In January 2009, the federal government released its short-term economic stimulus package, which included a $2 billion Knowledge Infrastructure Program. The program, which invests in infrastructure developments for higher learning over a two year period, has recently been allocated to institutions.
The investment is a response to the accumulated deferred maintenance across Canadian universities. According to the Association of Universities and Colleges of Canada, $2.4 billion of the cost of deferred maintenance is considered urgent.
Accumulated deferred maintenance is the result of postponements made for the necessary upkeep of buildings and equipment. This has occurred at post-secondary institutions in Canada due to a lack of funds to support these expenditures.
“CASA is excited about this program, we’ve been advocating for this since 2001,” said Arati Sharma, national director for the Canadian Alliance of Student Associations (CASA). CASA is an alliance of student associations and unions which defends the interests of post-secondary students to provincial and federal governments.
“We don’t want students to be taking the burden on their tuition or their fees,” she continued.
The projects selected for funding are considered a top priority. The funding provided by the program constitutes half of the cost for each project, which leaves the remainder to be invested by the province or territory, post-secondary institution or private donor.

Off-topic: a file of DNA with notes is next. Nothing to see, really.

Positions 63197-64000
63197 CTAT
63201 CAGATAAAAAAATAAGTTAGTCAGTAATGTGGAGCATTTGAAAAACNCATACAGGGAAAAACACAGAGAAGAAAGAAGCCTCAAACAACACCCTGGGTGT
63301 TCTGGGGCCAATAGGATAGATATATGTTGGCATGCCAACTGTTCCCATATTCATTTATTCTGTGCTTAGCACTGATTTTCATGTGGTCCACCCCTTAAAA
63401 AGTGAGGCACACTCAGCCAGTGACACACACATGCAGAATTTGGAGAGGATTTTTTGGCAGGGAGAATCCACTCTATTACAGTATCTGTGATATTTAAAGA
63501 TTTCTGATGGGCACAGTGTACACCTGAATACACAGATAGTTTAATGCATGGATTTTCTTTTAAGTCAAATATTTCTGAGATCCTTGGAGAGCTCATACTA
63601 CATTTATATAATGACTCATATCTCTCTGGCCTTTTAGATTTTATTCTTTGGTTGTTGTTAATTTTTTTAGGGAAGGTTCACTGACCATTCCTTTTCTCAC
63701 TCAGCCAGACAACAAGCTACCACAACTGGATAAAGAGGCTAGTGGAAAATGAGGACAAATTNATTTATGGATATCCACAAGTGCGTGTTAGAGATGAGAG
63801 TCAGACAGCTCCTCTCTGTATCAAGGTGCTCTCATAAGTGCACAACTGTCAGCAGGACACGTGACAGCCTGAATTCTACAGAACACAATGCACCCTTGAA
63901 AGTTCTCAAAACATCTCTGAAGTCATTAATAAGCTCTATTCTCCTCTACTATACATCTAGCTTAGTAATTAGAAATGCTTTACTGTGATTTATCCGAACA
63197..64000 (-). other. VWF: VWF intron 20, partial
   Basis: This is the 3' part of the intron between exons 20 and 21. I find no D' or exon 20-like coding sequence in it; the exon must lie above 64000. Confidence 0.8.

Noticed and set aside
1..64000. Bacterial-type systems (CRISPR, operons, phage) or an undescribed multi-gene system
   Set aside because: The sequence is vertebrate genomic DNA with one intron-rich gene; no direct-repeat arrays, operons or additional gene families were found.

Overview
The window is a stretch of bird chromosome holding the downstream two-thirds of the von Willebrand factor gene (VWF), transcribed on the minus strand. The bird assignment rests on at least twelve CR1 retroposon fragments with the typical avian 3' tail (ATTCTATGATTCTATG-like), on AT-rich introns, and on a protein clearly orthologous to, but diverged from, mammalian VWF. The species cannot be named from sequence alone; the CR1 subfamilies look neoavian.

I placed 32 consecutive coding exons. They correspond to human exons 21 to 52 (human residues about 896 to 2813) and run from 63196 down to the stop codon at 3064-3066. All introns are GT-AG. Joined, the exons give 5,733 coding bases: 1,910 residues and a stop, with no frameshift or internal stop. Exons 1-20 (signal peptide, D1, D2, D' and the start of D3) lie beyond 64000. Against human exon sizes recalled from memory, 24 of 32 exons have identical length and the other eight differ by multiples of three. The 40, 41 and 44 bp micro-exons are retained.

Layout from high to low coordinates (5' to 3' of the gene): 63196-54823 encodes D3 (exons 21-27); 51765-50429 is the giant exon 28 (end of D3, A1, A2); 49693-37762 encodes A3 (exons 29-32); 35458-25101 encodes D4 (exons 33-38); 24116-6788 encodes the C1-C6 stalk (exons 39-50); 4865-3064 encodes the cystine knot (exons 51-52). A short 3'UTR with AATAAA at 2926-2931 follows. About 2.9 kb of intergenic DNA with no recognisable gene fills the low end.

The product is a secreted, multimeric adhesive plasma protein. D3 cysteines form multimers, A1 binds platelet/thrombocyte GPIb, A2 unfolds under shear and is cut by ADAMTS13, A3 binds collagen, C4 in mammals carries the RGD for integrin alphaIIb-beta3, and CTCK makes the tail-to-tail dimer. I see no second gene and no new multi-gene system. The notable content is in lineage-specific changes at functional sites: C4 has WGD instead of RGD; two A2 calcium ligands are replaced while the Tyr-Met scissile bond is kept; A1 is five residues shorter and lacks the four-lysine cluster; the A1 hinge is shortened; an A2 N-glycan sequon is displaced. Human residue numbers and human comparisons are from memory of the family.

“We’ve committed to a $780 million infrastructure program working to compliment what’s happening with the federal government and their move forward,” said John Milloy, minister of training, colleges and universities, on behalf of the province of Ontario.
“What encourages me is seeing both levels of government working together,” said Kory Preston, Wilfrid Laurier University Students’ Union vice-president of university affairs and CASA delegate for WLU.
“I think we need to recognize that there is a role for the federal government to play in education, whereas a lot of the time we think of education as a provincial issue,” said Preston.
The role of education has become a crucial issue in combating the economic recession. “If we want to become the creative economy that it seems that Canada wants to become, we’re going to really need to invest in post-secondary education,” said Preston.
Yet, the recession that has had negative implications on the funds of these institutions. The costs of meeting pension obligations alone, according to the Council of Ontario Universities, will represent 20 per cent of the operating grants provided by the provincial government.
“I think where we are today, and where the economic situation is … we need to be thankful that the government is willing to invest in post-secondary education,” said Preston.
Although this is a positive step in improving post-secondary schools, there are still many issues that must be addressed.
“This is not the only thing we advocate for,” said Sharma. “We want to ensure that students are getting access grants and getting upfront grants to ensure affordability for their post-secondary studies.”